Time has absolutely flown by, and it’s been almost a month since my last posting. I’ve been consumed by assessments (not always a bad thing, just HATE the paper-pushing) and new programs and preparing my incredible student teacher for her solo period. It’s not that I haven’t been learning and reflecting…just not in writing. In one of my endless wanderings across the internet, I did come across a viral video that begs to be shared. (Is that redundant?) I linked a YouTube version, but I originally found it on a ning website called Inconvenient Youth. This is definitely worth your time to check out.

Find more videos like this on Inconvenient Youth


A few years ago (well, maybe a little more than a few), there was a well known mantra in the DOE, “Don’t teach technology for technology’s sake.”

Basically the idea was that we shouldn’t be farming out our students to the tech teacher to get an extra break! Totally agree with this. After all, technology should be used to facilitate learning and communication, and the place to do this is in our classroom. But the other idea was that we couldn’t teach the students how to use a particular tech tool as a main objective. The learning objective had to be in a core subject area, and if we were able to incorporate Kid Pix or internet research, then that was a bonus.

My question is: Why NOT teach the students about a tech tool as a main objective?

Realistically I know that if you are teaching someone how to use a tool, and they don’t use it, then they will forget. That’s happened to me many times, and I’m sure it’s happened to you. Practice makes perfect and all that. The context needs to be meaningful and purposeful. In today’s world, use of technology IS meaningful and purposeful. One just has to take a look at India and China and any other number of foreign countries. As educators, we need to make sure that our students are able to recognize technology’s importance in today’s society. It’s the same thing we do for reading, writing, oral communication, mathematics, science, history, geography, the arts, etc.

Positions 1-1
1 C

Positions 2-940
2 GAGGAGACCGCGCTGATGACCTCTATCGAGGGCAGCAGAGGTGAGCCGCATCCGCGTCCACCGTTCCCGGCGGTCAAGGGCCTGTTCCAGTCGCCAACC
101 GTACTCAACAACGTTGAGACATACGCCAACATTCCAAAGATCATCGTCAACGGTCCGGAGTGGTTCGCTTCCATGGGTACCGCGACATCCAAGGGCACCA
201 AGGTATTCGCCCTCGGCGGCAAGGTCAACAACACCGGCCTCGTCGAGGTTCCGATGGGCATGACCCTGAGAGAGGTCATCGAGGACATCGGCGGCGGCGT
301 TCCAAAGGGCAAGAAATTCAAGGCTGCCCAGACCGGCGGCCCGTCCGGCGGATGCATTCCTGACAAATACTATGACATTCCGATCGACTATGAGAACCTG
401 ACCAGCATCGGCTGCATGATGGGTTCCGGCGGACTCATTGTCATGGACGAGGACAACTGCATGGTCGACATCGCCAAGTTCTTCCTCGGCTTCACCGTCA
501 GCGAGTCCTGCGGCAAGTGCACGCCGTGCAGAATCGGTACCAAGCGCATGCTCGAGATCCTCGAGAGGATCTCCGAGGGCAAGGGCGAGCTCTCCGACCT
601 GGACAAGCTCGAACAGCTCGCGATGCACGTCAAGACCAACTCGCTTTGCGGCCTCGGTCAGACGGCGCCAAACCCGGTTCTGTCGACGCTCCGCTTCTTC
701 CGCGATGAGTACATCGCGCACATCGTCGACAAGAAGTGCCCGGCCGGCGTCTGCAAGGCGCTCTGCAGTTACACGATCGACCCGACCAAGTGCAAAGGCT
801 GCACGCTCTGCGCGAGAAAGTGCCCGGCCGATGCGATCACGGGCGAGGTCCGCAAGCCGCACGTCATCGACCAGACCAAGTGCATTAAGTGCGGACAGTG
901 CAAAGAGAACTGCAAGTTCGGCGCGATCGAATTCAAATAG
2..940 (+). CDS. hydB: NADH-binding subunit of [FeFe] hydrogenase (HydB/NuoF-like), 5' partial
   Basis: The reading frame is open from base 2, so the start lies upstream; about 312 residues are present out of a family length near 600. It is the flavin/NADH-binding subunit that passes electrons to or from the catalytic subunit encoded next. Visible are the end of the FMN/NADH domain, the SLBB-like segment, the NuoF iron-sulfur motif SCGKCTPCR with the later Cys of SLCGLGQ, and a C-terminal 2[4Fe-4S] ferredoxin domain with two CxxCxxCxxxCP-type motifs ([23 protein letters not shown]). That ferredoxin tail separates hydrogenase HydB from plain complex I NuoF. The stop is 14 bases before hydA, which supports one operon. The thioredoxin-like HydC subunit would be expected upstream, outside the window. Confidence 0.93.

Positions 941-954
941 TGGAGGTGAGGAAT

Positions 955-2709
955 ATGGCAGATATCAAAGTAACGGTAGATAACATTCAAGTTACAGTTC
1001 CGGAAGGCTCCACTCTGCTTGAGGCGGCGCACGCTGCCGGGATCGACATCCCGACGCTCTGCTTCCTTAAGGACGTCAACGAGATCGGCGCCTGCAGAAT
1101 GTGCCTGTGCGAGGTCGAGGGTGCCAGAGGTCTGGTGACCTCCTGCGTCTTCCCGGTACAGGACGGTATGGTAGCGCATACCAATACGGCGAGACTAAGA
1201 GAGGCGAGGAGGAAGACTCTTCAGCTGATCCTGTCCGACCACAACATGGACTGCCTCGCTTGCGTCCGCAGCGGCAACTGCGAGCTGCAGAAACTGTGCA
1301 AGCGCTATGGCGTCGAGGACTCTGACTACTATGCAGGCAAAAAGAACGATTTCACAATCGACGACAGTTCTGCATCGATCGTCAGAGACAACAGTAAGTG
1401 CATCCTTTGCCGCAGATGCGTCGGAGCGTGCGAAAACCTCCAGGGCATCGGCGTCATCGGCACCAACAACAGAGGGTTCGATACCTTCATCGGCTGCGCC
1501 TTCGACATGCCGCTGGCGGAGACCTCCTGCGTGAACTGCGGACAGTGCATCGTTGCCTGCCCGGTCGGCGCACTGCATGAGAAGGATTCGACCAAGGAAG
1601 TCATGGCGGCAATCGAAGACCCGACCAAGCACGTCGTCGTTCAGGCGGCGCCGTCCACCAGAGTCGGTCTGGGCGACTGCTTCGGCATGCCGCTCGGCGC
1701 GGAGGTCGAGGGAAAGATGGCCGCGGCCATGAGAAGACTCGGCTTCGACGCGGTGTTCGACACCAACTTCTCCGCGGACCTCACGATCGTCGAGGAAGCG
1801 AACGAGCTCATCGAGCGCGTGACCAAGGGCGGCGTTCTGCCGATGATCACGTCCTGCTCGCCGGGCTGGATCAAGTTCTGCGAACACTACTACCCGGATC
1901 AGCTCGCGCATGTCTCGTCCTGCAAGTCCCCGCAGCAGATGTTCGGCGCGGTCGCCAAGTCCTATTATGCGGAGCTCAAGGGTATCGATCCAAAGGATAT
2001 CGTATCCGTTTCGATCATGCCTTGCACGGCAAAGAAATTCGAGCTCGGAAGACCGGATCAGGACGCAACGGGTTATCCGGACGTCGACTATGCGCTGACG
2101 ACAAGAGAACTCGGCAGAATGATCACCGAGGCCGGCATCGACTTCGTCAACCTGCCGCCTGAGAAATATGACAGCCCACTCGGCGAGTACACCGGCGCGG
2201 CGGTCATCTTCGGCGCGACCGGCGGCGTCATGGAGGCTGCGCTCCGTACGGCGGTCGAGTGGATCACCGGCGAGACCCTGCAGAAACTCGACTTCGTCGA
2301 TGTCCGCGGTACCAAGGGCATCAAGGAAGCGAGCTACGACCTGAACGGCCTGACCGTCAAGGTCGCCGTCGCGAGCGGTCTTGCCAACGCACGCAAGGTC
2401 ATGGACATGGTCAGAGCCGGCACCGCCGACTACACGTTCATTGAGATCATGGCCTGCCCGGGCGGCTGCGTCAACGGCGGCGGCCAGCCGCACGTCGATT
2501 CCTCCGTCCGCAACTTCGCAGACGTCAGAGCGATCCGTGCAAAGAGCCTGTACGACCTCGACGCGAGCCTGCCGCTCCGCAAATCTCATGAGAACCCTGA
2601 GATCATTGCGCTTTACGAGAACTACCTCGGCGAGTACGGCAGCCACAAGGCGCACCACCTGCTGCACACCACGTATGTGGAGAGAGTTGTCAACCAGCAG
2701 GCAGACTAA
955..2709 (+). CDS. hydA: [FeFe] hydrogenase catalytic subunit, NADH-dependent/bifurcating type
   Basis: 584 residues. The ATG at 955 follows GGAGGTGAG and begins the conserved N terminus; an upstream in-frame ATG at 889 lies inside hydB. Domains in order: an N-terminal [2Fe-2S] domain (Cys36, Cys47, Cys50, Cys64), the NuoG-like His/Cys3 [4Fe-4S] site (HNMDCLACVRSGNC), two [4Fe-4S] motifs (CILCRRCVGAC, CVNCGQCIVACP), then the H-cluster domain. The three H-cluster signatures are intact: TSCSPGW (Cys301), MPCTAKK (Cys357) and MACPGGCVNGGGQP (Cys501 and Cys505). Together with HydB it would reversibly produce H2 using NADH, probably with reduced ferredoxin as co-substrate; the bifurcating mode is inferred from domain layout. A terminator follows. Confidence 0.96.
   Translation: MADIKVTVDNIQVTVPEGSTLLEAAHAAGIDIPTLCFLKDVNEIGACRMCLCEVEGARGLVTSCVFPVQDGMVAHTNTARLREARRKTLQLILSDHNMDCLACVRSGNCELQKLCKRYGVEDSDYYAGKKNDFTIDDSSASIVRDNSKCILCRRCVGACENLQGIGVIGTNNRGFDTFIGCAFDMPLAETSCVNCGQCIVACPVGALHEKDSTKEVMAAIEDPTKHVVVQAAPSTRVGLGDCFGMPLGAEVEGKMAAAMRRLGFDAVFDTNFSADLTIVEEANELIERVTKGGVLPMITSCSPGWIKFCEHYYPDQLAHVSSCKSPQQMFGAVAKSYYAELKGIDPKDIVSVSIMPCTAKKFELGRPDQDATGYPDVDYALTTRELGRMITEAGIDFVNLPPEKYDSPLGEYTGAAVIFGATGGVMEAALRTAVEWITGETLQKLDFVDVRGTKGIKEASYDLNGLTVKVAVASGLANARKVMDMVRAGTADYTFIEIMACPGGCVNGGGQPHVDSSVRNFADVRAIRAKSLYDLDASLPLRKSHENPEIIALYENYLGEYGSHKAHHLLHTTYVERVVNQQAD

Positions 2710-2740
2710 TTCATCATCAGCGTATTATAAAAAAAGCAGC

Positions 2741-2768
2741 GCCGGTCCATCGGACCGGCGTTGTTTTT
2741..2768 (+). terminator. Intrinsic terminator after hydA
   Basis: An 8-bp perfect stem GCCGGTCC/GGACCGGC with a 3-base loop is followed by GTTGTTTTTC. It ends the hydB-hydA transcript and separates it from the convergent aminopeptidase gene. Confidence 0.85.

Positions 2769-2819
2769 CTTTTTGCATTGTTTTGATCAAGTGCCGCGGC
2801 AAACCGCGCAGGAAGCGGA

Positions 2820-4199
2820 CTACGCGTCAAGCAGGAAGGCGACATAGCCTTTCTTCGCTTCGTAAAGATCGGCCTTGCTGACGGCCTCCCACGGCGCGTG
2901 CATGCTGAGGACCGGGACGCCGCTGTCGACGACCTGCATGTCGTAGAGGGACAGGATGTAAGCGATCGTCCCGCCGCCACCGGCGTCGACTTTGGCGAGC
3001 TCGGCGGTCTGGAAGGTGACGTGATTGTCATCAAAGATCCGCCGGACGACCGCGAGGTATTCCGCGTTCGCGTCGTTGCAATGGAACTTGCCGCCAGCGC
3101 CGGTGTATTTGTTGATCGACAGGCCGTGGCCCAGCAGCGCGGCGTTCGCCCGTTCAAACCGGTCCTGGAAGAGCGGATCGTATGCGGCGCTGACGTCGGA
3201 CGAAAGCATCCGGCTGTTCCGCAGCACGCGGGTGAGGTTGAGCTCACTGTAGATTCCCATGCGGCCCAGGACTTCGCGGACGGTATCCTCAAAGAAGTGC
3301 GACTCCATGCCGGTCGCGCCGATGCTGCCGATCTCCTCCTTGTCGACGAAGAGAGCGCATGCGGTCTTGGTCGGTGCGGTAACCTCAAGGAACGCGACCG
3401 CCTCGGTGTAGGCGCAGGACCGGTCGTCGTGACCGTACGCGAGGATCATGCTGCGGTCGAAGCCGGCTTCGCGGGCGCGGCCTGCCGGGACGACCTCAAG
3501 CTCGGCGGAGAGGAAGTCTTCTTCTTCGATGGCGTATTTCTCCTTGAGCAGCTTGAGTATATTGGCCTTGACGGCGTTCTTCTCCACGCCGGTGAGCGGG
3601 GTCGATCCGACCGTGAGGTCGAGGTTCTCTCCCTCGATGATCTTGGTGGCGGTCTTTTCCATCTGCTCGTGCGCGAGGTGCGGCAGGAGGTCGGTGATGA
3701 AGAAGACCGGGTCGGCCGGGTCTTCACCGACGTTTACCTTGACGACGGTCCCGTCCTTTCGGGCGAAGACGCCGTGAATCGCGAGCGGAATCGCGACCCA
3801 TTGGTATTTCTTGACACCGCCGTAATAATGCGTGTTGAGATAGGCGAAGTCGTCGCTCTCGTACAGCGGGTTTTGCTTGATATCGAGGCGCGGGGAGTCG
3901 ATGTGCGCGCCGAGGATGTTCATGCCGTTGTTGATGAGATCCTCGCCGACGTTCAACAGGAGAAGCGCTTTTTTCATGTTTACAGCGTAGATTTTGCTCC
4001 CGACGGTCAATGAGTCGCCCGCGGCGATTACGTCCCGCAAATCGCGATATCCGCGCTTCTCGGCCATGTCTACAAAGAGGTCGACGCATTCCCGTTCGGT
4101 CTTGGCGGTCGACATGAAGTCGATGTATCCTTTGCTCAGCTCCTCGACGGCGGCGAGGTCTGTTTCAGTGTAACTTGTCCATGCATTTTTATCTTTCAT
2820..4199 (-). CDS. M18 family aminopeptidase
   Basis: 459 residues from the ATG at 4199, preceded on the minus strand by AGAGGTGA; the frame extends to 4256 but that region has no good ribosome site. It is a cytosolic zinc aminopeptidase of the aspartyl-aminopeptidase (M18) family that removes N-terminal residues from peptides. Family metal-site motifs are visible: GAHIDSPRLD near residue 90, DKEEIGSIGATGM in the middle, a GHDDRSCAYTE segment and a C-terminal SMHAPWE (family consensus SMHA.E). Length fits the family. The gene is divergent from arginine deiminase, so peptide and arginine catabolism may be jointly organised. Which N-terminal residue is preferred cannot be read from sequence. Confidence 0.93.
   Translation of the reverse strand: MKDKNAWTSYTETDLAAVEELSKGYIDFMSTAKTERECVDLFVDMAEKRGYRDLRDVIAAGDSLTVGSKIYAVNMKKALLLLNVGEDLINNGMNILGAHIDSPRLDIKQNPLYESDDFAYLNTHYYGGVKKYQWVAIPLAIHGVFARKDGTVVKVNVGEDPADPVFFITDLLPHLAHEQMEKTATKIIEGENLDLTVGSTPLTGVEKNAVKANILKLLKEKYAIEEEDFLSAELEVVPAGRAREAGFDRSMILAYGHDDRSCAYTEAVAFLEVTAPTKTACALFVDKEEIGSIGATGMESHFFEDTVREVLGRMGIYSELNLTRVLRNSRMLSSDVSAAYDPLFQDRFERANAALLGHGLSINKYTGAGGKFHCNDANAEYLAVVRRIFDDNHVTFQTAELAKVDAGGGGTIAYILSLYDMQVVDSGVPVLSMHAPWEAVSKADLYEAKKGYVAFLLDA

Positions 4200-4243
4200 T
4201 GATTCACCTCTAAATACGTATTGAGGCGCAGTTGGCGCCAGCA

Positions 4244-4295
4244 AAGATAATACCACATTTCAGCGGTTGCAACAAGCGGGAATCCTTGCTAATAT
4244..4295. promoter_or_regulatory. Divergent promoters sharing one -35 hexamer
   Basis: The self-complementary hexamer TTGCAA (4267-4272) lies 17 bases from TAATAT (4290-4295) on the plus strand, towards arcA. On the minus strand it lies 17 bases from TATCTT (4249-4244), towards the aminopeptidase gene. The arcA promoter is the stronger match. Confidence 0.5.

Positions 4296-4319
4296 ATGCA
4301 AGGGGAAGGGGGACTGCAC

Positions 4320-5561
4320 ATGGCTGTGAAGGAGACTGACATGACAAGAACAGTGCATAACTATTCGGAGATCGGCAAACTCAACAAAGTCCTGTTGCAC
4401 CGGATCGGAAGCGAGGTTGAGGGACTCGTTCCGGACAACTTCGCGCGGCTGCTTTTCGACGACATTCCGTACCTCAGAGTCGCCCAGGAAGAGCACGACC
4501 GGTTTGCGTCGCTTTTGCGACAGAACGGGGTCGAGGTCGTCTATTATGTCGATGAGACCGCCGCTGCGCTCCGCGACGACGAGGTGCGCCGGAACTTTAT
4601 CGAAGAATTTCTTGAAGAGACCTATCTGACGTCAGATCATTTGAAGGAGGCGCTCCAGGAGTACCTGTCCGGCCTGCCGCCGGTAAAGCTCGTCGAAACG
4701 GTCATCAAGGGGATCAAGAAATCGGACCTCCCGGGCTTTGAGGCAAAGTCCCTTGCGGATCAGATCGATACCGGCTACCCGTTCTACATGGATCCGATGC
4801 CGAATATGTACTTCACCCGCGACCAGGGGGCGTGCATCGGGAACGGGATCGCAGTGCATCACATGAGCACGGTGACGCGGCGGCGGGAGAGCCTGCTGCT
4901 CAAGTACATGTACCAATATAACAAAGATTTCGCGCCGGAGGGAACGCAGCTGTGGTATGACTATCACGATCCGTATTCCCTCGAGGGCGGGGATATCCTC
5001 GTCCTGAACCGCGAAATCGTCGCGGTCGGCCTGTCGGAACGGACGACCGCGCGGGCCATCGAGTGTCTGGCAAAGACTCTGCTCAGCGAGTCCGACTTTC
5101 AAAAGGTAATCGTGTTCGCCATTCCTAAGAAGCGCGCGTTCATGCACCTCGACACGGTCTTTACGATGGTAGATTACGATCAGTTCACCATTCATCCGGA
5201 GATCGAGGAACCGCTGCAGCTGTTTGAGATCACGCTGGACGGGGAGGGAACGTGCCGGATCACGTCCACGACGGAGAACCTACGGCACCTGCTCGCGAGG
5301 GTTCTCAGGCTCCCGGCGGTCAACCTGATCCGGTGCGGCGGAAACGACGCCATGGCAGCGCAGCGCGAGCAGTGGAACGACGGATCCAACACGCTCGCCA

I know. One more thing to add to the already overflowing plate. This addition, however, is one I’ll gladly take on. For our students’ sake.

SnagFilms is a great site for free, full-length documentaries! Planning on using this in my history classes!

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Here’s a “joke” I found in my email the other day:

Q: What do you call a person who keeps talking when no one is interested?
A: A teacher.

I know this was meant to be in fun, but call me humorless. In a profession whose members are not typically regarded as “professional,” we really don’t need to be perpetuating stereotypes. Instead, we should be promoting each others’ expertise, building our leadership capacities, and recruiting the best and the brightest to fill the vacancies left by those who leave the classrooms.
Yes, there are always the few who count the days until retirement or resist change and perpetuate the “sort and select” classroom of the early 20th century. Every profession has members that make poor choices. Call it malpractice, if you will. I would hazard to say, however, that the vast majority of teachers are sincere in their attempt to change the world (because that is what we do on a daily basis). When we sing with our students, read aloud a piece of literature that moves us, guide fingers and minds to the web to research current events, and have conversations that empower students to take action, we toss a pebble into that proverbial pond.

At any rate, I apologize for the rant. And we cannot object to something without providing what we deem to be an acceptable alternative. I propose that when we receive such well-intentioned email “jokes,” that rather than forwarding them mindlessly, we replace them with cartoons and images that empower educators. Here are just a few taken from Susan Ohanian’s Cartoon Collection to get you started.

Happy forwarding…